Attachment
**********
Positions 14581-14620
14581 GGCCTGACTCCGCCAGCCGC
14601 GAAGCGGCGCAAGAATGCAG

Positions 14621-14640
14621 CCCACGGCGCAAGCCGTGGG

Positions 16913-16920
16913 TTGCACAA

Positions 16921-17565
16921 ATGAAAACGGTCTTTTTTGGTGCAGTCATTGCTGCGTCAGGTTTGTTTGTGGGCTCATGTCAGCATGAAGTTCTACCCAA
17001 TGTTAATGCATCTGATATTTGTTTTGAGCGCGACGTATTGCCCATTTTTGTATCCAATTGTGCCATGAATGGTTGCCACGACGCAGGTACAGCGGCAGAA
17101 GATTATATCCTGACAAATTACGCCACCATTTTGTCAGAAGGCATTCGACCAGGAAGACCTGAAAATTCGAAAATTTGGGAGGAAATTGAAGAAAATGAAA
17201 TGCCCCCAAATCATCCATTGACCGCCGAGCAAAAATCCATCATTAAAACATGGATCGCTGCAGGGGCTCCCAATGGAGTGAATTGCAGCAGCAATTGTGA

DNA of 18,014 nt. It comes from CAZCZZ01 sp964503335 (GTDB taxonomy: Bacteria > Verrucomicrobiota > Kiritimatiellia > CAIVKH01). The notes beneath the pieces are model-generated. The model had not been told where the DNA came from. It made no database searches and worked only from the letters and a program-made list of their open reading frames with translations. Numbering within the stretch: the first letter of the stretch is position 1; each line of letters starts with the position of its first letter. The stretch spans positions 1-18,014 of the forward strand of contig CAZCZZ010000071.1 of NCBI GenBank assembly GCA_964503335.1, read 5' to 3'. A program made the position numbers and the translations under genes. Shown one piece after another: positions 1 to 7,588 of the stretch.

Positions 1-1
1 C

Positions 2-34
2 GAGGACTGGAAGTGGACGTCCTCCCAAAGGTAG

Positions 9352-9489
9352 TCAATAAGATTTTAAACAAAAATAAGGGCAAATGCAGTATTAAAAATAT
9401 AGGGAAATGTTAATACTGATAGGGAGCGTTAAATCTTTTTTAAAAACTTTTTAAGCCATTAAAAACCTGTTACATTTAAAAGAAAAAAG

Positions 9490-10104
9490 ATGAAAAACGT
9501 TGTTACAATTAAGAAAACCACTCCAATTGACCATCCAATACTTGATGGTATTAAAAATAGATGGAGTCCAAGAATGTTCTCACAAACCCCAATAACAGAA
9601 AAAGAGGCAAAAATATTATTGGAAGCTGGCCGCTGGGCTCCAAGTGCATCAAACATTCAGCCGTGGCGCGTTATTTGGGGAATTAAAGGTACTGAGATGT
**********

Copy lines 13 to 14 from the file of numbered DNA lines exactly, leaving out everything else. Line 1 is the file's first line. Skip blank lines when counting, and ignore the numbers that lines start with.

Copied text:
DNA of 18,014 nt. It comes from CAZCZZ01 sp964503335 (GTDB taxonomy: Bacteria > Verrucomicrobiota > Kiritimatiellia > CAIVKH01). The notes beneath the pieces are model-generated. The model had not been told where the DNA came from. It made no database searches and worked only from the letters and a program-made list of their open reading frames with translations. Numbering within the stretch: the first letter of the stretch is position 1; each line of letters starts with the position of its first letter. The stretch spans positions 1-18,014 of the forward strand of contig CAZCZZ010000071.1 of NCBI GenBank assembly GCA_964503335.1, read 5' to 3'. A program made the position numbers and the translations under genes. Shown one piece after another: positions 1 to 7,588 of the stretch.

Positions 1-1